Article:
Puerto Rico’s Gov. Alejandro García-Padilla announced Wednesday his administration’s plans to strengthen the island’s ailing coffee industry, vowing to help harvest an additional 15,000 acres of new crops and generating 6,000 new jobs over the next two years.
This initiative that starts in January aims to push increase the land dedicated to harvesting coffee in Puerto Rico to more than 50,000 acres, the chief executive said during a visit to Utuado, one of the island’s biggest java-producing towns.
For this project, the government will earmark $4.2 million in incentive pay to landowners and farmers. To ensure the success of the harvest, the Agriculture Department will provide necessary technical assistance.
In addition, García-Padilla announced a total of $670,000 in grants for 60 coffee farmers that will be available through a production subsidy program. This assignment will stabilize the market and stimulate coffee production, he said.
So far, the government has signed agreements with 25 nurseries which in February will begin sowing coffee seeds to blanket the 15,000 acres in phases, working jointly with private owners who have agreed to put up their lands to develop the sector.
The first beans will be picked in three years, which would potentially increase production by 30 percent, he said.
Puerto Rico’s coffee industry — once a mainstay of the island’s economy along with tobacco and sugar production and the favored brew of the Vatican — has been navigating through years of difficulties that have caused serious losses in production, including a lack of willing labor and tough economic conditions.
High costs, low incentives
Earlier this week, Adjuntas farmer Juan Pons — secretary of the Puerto Rico Coffee Buyers Association — told Univisión that the decrease in coffee production was related to a policy put in place by the Gov. Luis Fortuño administration to prune trees, along with high production costs and a lack of incentives available to rehabilitate crops in small farms.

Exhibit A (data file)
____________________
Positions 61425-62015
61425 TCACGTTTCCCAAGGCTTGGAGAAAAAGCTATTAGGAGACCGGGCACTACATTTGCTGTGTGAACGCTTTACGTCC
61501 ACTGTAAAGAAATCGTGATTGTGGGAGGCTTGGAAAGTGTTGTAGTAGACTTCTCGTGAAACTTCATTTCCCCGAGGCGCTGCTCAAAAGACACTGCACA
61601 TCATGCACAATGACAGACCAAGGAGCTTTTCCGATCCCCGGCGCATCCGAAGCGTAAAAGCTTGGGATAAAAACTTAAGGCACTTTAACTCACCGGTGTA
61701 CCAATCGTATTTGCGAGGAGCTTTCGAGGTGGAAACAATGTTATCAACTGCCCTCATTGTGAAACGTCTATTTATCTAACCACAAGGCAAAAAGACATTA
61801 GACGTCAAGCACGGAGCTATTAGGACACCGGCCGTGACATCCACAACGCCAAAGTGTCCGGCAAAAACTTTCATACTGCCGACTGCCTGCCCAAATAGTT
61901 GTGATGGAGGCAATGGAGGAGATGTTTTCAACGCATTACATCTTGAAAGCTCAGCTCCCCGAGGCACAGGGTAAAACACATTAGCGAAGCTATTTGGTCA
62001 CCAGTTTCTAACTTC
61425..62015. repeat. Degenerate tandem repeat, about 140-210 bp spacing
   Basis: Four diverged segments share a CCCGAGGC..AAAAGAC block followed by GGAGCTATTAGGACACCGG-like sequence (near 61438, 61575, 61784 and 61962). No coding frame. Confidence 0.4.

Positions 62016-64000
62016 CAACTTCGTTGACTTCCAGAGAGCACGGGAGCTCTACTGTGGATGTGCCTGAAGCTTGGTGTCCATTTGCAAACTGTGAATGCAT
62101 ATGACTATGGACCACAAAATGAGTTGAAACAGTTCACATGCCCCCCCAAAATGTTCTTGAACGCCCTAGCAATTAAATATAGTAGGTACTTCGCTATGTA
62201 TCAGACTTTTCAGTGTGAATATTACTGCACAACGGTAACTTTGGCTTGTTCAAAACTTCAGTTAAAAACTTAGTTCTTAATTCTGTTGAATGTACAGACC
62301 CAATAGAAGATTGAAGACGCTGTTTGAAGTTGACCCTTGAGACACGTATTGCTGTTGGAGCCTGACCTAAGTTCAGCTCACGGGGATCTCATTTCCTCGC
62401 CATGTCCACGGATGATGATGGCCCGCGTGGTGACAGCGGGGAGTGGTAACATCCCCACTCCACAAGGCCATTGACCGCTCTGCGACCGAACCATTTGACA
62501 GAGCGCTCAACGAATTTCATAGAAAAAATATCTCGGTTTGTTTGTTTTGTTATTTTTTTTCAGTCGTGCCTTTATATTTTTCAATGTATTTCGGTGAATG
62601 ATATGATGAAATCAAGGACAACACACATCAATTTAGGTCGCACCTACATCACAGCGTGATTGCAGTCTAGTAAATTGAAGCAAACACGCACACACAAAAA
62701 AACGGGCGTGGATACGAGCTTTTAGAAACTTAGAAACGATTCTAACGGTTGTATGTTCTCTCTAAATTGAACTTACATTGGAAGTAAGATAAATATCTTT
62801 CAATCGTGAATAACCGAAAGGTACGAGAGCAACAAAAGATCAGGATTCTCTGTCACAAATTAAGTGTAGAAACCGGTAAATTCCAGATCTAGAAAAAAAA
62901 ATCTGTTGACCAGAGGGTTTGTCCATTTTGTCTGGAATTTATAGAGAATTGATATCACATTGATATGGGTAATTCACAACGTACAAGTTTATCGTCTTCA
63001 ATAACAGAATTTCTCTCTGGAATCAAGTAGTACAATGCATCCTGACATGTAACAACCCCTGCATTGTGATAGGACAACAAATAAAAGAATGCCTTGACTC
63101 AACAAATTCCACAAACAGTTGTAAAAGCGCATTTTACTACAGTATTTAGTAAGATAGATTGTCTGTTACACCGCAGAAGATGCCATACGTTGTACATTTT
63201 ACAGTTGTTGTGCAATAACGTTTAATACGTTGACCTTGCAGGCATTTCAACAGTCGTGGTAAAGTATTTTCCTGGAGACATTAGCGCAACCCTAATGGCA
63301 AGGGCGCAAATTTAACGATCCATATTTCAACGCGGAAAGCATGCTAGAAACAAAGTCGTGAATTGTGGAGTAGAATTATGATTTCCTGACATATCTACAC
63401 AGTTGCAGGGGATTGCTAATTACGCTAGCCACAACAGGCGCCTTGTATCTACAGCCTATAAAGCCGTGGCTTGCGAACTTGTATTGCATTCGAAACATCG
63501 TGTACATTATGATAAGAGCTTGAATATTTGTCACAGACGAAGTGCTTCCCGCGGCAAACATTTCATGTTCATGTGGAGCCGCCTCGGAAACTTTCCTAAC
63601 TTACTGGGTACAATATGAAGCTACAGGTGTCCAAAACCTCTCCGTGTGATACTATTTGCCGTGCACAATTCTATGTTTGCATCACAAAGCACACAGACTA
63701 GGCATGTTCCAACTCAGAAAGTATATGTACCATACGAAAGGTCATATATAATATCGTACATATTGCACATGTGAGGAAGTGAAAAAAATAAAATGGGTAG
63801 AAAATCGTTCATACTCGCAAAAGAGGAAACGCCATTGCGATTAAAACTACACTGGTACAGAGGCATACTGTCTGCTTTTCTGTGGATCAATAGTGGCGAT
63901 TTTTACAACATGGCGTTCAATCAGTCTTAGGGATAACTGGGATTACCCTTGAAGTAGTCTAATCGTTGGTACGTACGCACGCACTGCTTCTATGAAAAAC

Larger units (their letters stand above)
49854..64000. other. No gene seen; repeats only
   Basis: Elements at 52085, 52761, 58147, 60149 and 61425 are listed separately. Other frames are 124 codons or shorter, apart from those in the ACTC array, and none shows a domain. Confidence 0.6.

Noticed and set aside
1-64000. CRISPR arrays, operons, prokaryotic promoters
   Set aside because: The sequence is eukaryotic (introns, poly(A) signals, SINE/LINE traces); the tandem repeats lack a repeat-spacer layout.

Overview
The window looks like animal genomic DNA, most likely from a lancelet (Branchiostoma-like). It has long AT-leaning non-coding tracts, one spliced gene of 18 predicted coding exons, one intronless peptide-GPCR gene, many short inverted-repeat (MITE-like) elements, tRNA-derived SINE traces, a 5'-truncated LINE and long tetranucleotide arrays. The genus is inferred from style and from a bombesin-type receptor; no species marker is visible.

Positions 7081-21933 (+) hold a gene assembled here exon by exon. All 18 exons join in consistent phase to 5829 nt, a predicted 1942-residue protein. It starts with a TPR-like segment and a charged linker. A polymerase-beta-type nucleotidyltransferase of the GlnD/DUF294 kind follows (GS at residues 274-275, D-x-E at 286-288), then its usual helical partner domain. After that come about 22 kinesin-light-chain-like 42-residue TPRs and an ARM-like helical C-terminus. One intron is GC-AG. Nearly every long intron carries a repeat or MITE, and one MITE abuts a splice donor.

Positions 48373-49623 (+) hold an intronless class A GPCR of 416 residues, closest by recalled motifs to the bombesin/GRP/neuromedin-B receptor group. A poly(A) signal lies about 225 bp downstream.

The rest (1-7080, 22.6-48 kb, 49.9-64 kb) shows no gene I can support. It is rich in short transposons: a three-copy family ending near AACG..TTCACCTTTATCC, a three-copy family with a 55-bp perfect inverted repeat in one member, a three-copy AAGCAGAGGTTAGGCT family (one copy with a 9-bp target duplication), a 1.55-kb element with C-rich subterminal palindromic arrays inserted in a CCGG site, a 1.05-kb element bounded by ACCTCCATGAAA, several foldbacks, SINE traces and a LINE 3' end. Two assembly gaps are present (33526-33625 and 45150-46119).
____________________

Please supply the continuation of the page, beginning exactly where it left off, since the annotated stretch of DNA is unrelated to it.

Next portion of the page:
He also attributed the sector’s troubles to the government’s refusal to review established coffee prices, which should be assessed every five years. It has been a decade since that process was last carried out, he said.
“That’s why now, as cost increases have piled up, we’re caught in an emergency situation. However, I believe that we should be focusing on the coffee producers and middlemen,” Pons told Univisión’s “Rubén & Co.” show.
In the same interview, William Mattei, head of the Puerto Rico Farm Bureau’s coffee sector, confirmed there are barely 4,000 farms harvesting coffee at present, representing a more than 50 percent reduction from the 8,000 to 10,000 farms dedicated to producing the aromatic bean during the industry’s peak.
He said while there are enough people available to pick beans during harvest, the problem is that they do not reside in the coffee region, so they would have to be transported to the farms and provided with appropriate working conditions.
Agriculture is reportedly aware of the sector’s problems and has assigned a team to come up with viable solutions, agency Secretary Myrna Comas said.